That isn’t to say that different flooring choices in different rooms don’t happen. But transitions from one space to another — and from one flooring type to another — can be thoughtfully and elegantly achieved, instead of the choppy, haphazard approaches of the past.
Despite the timeless appeal of hardwood flooring, it traditionally hasn’t been a choice for kitchens due to the high risk of damage from water, spills and dropped tools. Hardwood scratches more easily than other materials and can warp, buckle or crown if it’s exposed to too much moisture. Instead, the waterproof and highly durable nature of tile makes it the preferred choice in kitchens and bathrooms.
Tile’s hard surface is probably the most durable option for your kitchen, especially colour body porcelain (the top color of the tile runs all the way through the tile). It doesn’t scratch or damage easily and should last for as long as you decide to live in your home, for decades or even centuries. It’s also the easiest floor to keep clean, really needing only water and a mop, and a mild detergent if you choose.
Today’s porcelain tile selections include the subtle, natural appearance of wood or stone, with the timeless appeal of marble, limestone, or slate. Ceramic tile — while slightly less durable but just as water resistant — features glazed tiles, terracotta, and many classic, traditional patterns.
As durable as tile is, with a smooth finish it can get quite slick when wet. Prolonged standing on the solid surface of tile can create discomfort, especially for older homeowners or people with foot, knee, hip or back problems.
For a contemporary look that offers more comfort underfoot, another resilient option is vinyl flooring. Today’s luxury vinyl planks (LVP) and luxury vinyl tiles (LVT) can look and feel nearly indistinguishable from real wood or stone, for a fraction of the cost. If maintained properly, many vinyl flooring products can last up to 25 years. Some varieties are made thicker than others, or have underlays to provide even more cushioning.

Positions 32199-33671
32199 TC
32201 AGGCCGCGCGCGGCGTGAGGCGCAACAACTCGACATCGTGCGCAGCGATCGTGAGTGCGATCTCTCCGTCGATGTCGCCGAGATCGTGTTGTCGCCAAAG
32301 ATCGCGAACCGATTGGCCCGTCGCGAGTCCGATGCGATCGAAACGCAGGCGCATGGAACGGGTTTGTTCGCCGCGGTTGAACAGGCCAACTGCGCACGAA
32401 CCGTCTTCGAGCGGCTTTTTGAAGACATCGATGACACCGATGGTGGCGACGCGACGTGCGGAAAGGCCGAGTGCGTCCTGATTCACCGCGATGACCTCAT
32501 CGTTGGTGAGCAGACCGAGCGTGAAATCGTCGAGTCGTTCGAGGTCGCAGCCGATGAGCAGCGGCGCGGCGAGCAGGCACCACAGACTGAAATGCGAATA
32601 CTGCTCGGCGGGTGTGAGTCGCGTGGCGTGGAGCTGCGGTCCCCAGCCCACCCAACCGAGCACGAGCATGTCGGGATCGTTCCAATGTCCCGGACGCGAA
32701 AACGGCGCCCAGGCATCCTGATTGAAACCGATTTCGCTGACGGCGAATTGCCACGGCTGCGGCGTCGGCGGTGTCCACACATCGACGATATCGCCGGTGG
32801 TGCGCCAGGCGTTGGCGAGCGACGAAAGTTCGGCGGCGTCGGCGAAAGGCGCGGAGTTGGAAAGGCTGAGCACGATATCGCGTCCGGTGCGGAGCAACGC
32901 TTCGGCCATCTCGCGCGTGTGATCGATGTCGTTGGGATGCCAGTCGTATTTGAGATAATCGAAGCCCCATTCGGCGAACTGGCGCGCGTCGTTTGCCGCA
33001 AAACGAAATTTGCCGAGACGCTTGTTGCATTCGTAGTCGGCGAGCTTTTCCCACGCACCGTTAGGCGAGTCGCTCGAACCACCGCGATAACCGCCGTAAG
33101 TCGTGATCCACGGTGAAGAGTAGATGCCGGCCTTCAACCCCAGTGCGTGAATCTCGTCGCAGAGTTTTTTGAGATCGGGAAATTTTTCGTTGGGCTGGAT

LVP flooring is realistic, wood-like planks that are highly durable and scratch-resistant, with many waterproof and water resistant varieties. LVP offers an incredible variety of classic wood colours and natural-looking or distressed textures. Many options also come with the natural slight variations and diversity that you would see in real hardwood. Not only is LVP a less expensive product than hardwood, but they’re also easier and less expensive to install.
LVT flooring is also a durable option made to look like ceramic tile, porcelain tile, or natural stone. It’s also softer and more comfortable to walk on and tends to be warmer to the touch than tile or stone. Options include semi-translucent appearance of marble or the foliated texture of slate. Others mimic porcelain or ceramic tile in solid colours, subtle variations and bold patterns. Durability can vary but some LVT is so tough you can drop a kitchen knife and not see damage. As always, it’s important to tell us the most important qualities you’re looking for so we can help you find the perfect fit.
As a warm, affordable, durable and stylish option, vinyl is expected to continue its upward trend in the years and decades to come.
Like vinyl, laminate flooring is also a budget-friendly alternative to hardwood and tile, and is comparable to vinyl in cost, lifespan, durability and stain resistance. Laminate flooring also closely mimics hardwood but has a tough exterior layer and resin coating that makes it easy to maintain without any special cleaners, waxes or varnishes. Though not necessarily the best choice for high moisture areas like kitchens and bathrooms, laminate is a budget-friendly option with many beautiful choices available for most areas of your home.
Your choice of flooring colour will always have a major impact on the feeling of space and the atmosphere you’re trying to create in a room — and throughout your home. In addition, every room has its own unique lighting that can influence your choice, and that lighting can change during the course of a day.
Bold, rich and dark colours might work well for larger spaces, especially if you’re seeking to make them cozier and warmer. But those same colour choices can make a small space seem even smaller and more cramped. Likewise, lighter, more natural floor colours can help to really open up a room. Dark colours are generally a more traditional and elegant feel, adding a touch of formality to a room. Lighter wood floors are considered brighter, fresher, more casual than darker colours and a more contemporary choice.
While dark finishes have their place, neutral warm and cool-toned flooring is the choice for many homeowners these days, preferring the light and bright feel that can be found in more natural and neutral wood tones. Whitewashed hardwood and gray hues have also been among the most popular interior design colors over the last several years